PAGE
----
Taking aim at Medicare, which is popular and a political third rail for elected officials, is risky. But the Trump administration thinks it has a winning strategy for doing so: embracing the nearly century-old conservative health-care tactic of warning about the threat of socialized medicine.
Trump’s executive order was initially titled “Protecting Medicare From Socialist Destruction” and subsequently renamed “Protecting and Improving Medicare for Our Nation’s Seniors.” The stated threat of socialized medicine has routinely been used to deter politicians and voters from supporting policies that would expand access to health care or control rising costs. Instead of protecting health-care services for consumers, however, these threats simply provide political cover for policies that benefit industry at the expense of offering quality health care to Americans.
In the years leading to the passage of Medicare, politicians were leery of supporting legislation that would provide government-sponsored health care, even for sympathetic groups such as the elderly or military veterans. Since the early 20th century, any attempt to promote a national health insurance plan had led to warnings that this would “socialize” America. Attempts to develop a workers’ health insurance program in the Progressive Era initially garnered broad support, before faltering as public discourse embraced dissenters’ arguments that, at its essence, the plan was un-American.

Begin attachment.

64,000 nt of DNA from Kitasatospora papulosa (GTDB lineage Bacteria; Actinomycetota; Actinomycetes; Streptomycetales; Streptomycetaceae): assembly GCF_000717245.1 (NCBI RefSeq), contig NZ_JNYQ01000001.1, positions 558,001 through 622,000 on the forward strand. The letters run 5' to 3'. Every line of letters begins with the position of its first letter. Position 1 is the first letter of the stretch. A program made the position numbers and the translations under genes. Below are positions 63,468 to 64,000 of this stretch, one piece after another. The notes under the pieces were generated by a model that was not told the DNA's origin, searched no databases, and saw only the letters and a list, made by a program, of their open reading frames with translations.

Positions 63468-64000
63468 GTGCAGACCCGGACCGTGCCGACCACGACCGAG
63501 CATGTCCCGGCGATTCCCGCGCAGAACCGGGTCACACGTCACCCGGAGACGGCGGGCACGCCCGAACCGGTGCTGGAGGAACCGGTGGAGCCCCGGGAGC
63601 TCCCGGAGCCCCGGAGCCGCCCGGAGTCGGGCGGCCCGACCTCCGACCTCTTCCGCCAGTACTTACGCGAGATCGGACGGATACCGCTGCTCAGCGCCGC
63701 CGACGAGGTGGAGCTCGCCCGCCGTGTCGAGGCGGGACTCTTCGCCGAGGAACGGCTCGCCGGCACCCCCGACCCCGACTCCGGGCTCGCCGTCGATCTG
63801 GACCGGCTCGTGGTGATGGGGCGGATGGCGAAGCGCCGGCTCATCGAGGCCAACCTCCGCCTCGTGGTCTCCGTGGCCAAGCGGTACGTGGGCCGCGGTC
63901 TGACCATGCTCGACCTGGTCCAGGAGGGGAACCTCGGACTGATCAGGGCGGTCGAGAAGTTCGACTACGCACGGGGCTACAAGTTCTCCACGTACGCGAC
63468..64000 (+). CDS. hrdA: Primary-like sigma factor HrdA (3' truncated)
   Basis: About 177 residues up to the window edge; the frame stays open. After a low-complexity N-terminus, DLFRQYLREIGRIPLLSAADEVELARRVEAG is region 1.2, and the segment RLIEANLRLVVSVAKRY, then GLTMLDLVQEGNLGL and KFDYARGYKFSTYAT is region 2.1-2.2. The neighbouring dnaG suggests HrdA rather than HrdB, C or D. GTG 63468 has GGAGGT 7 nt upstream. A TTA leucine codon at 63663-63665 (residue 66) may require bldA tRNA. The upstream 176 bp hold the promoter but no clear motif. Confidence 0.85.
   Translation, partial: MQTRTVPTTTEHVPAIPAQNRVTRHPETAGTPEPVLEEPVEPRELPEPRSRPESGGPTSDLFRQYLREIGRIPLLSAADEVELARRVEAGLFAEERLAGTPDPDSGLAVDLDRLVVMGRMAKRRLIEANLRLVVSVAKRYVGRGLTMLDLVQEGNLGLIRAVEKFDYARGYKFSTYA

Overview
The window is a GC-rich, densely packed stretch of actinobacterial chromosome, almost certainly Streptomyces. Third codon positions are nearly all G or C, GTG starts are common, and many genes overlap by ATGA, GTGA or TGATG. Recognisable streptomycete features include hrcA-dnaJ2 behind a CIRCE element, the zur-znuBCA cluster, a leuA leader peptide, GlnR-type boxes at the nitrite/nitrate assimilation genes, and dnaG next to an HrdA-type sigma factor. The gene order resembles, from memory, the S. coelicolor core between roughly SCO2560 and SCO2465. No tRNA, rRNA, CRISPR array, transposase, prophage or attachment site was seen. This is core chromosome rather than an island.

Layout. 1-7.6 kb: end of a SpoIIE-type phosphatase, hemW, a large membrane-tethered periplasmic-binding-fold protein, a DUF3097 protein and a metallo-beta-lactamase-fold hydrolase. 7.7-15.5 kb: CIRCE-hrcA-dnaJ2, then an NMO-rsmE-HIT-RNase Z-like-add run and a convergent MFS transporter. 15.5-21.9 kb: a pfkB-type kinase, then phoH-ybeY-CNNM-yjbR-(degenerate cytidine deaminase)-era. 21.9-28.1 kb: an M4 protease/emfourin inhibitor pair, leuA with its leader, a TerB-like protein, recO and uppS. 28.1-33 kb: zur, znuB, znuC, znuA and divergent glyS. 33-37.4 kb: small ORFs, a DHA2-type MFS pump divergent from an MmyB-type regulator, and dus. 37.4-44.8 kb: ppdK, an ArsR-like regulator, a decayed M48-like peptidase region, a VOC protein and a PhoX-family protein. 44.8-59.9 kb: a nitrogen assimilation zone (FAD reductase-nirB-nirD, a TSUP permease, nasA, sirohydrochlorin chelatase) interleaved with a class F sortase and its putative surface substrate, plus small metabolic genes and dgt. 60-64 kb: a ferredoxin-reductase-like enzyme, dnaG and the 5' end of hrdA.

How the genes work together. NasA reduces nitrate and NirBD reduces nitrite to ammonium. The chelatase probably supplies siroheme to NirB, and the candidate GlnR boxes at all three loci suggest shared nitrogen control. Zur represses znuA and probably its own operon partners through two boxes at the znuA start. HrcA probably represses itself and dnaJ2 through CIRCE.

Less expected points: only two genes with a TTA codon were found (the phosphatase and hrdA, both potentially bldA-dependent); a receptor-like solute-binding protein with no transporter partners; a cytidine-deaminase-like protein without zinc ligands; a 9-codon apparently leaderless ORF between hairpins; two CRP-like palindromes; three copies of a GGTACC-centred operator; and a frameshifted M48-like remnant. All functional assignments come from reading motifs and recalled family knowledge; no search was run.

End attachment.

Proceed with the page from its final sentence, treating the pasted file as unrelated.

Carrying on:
New Deal politics brought a renewed hope to pass some sort of broader health insurance program, especially after the enactment of Social Security, which reflected an understanding that the aged could not sufficiently work to support themselves. President Franklin D. Roosevelt had omitted health care from his signature initiative to smooth passage, but he hoped to address it later. World War II intervened, and Roosevelt died before getting the chance to lead a postwar charge for health care.